GAZA CITY —
Hamas has named a shadowy militant commander as its new leader in the Gaza Strip, an official media outlet confirmed on Monday, placing one of the Islamic militant group's most hard-line figures in charge of its core power base.
The appointment of Yehiya Sinwar, who was freed by Israel in a 2011 prisoner swap after two decades behind bars, solidifies the takeover of Gaza operations by the armed wing of the group from civilian leaders. The military wing, which controls thousands of fighters and a vast arsenal of rockets, has battled Israel in three wars since Hamas seized Gaza a decade ago.
The militant wing tends to take more hard-line positions toward Israel, while the politicians, who are tasked with improving the difficult living conditions in Gaza, tend to be more pragmatic.
Sinwar's selection was reported by Hamas' Al-Resala news site. A Hamas official, speaking on condition of anonymity because he was discussing the group's secretive election process, also confirmed the appointment.
Sinwar replaces Ismail Haniyeh, who served as the prime minister of Hamas' government following the 2007 takeover of Gaza and remains a top figure in the movement. Haniyeh is now expected to take over as Hamas' supreme leader, replacing Khaled Mashaal, who lives in exile.
Khalil al-Haya, another political hard-liner, was elected as Sinwar's deputy.
Hamas started its elections late last year, and the entire process is expected to be completed within the next two months with the naming of a new political bureau, consisting of representatives from Gaza, the West Bank, exiled Palestinian communities across the Middle East and prisoners held by Israel.
Sinwar, who is in his mid-50s, comes from the southern Gaza town of Khan Younis and was a founder of Hamas' military wing in the 1980s. Hamas is sworn to Israel's destruction and has killed hundreds of Israelis in suicide bombings, shootings and other attacks. It is considered a terrorist group by Israel, the United States and the European Union.
Sinwar was sentenced to four life terms by Israel in 1988 for a series of offenses, including his role as mastermind of the abduction and killing of two Israeli soldiers. During his final years in prison, he was the leader of the hundreds of Hamas prisoners held by Israel.
In 2011, Prime Minister Benjamin Netanyahu agreed to release Sinwar, along with about 1,000 other prisoners, in exchange for Gilad Schalit, an Israeli soldier who had been captured by Hamas five years earlier in a cross-border raid.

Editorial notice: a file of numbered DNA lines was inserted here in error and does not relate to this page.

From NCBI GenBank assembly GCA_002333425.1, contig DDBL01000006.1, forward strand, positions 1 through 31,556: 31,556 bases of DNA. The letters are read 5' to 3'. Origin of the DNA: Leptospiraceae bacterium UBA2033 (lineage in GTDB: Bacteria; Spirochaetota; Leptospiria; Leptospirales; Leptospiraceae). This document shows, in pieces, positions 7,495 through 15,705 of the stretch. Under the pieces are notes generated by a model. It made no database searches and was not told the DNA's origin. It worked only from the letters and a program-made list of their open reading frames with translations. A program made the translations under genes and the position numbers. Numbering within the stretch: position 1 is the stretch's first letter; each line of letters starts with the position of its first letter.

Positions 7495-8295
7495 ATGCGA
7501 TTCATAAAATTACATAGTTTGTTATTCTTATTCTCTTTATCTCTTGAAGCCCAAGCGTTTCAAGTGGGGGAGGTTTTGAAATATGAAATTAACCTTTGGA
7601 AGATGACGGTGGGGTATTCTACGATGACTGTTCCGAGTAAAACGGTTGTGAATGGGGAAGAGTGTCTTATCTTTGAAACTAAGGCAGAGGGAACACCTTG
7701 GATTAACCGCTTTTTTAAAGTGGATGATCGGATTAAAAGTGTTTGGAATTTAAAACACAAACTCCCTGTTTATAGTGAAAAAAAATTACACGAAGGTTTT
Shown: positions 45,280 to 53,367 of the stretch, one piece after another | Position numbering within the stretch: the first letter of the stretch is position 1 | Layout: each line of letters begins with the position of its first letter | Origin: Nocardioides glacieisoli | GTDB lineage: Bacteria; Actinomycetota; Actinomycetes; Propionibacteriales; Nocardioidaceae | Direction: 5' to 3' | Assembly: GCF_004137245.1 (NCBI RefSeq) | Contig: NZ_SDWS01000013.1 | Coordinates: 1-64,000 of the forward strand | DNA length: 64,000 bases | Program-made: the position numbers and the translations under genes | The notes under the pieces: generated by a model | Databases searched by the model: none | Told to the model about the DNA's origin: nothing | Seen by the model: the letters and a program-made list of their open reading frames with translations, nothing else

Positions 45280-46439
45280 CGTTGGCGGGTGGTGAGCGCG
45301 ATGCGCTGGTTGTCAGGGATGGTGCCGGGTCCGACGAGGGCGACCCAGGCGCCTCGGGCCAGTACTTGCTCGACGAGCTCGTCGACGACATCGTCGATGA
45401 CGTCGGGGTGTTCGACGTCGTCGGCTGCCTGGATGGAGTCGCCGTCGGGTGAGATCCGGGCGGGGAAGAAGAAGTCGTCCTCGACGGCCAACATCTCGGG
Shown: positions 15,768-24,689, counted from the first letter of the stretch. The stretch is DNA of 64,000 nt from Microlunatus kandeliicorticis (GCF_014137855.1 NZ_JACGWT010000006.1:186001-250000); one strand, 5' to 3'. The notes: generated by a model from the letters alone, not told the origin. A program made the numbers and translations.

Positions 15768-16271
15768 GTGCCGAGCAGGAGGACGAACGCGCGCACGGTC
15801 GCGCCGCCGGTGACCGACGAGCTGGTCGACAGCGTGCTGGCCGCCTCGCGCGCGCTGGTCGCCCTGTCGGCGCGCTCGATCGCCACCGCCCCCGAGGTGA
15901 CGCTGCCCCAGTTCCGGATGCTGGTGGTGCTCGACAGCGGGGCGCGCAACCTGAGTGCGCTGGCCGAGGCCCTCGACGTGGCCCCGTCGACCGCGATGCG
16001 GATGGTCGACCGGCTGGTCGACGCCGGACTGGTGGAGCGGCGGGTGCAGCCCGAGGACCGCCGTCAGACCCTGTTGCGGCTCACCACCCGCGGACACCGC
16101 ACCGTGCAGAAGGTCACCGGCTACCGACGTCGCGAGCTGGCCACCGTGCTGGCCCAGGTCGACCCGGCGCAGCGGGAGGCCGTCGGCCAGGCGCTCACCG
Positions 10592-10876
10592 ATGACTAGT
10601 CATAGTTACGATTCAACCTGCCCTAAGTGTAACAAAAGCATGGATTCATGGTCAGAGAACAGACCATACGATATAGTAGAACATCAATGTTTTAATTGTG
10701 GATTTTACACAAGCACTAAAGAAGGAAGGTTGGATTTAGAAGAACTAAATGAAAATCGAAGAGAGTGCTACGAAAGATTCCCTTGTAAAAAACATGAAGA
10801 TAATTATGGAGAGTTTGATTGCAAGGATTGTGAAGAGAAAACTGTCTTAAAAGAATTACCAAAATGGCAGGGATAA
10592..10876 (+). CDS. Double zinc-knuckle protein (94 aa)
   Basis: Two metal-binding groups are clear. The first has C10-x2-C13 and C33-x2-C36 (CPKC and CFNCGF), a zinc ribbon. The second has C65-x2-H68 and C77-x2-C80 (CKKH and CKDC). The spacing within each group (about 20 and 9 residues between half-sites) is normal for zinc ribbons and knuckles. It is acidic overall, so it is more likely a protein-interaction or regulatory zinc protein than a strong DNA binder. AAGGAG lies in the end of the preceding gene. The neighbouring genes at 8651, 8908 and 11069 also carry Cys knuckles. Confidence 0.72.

At the time, Netanyahu was harshly criticized for releasing dozens of prisoners held for involvement in deadly attacks. Israel says Sinwar's brother, Mohammed, was among the masterminds of the soldier's capture and negotiated the prisoner swap.
Sinwar, who rejects any reconciliation with Israel, has quickly restored his power in the movement since his return to Gaza. He is widely believed to be behind last year's unprecedented killing of another top Hamas commander in an internal power struggle.
Israel captured the Gaza Strip, along with the West Bank and east Jerusalem, in the 1967 Mideast war.
In 2005, Israel decided that its occupation of Gaza, an impoverished, densely populated territory that also borders Egypt, was unsustainable, and it withdrew all of its troops and settlers.
Two years later, Hamas seized control of the territory after a series of battles with the rival Fatah movement, leaving the Palestinians divided between two governments. Israel and Egypt have maintained a blockade on Gaza since then, and Israel has waged three wars against Hamas, campaigns it says were meant to halt incessant rocket fire on its southern towns.
After a decade of blockade and conflict, Gaza is mired in poverty and widespread destruction. International organizations estimate the unemployment rate is over 40 percent, and the movement of people and goods in and out of the war-battered territory remains restricted.
Israel says the restrictions are needed to keep Hamas from smuggling arms into Gaza. Egypt also has poor ties with Hamas, which shares the ideology of the Muslim Brotherhood espoused by former Egyptian President Mohammed Morsi, who was ousted by the military in 2013.
Sinwar has rarely appeared in public since a 2014 war with Israel. Ibrahim al-Madhoun, a pro-Hamas analyst who runs a Gaza think tank, said he met Sinwar two months ago and got the impression that he is more interested in improving difficult conditions in Gaza than renewed conflict with Israel.
"He is interested in stability, the rebuilding of Gaza and easing the blockade," al-Madhoun said. "I felt he is more with the truce rather than conflict."
Sinwar has close ties to Qatar and Turkey, two of the few countries that have good relations with Hamas. Al-Madhoun said he also has good ties with Iran, a longtime backer of Hamas.
In a sign of moderation, Sinwar supported a failed 2014 reconciliation agreement with President Mahmoud Abbas' Fatah movement.
Under the deal, Hamas agreed to step aside to create a unity government that would reunite the West Bank and Gaza. But it was never implemented, and Hamas remains the de facto authority in Gaza. Haniyeh is no longer prime minister, but remains involved in Hamas' affairs as ministry officials administer the territory.
Kobi Michael, a former head of the Palestinian Desk at Israel's Ministry for Strategic Affairs, said Sinwar represents "one of the most radical and extreme lines of Hamas" and is focused on building up the group's military capabilities.
"The idea that he was elected is a very dangerous and concerning indication of the destabilization of the region," Michael said.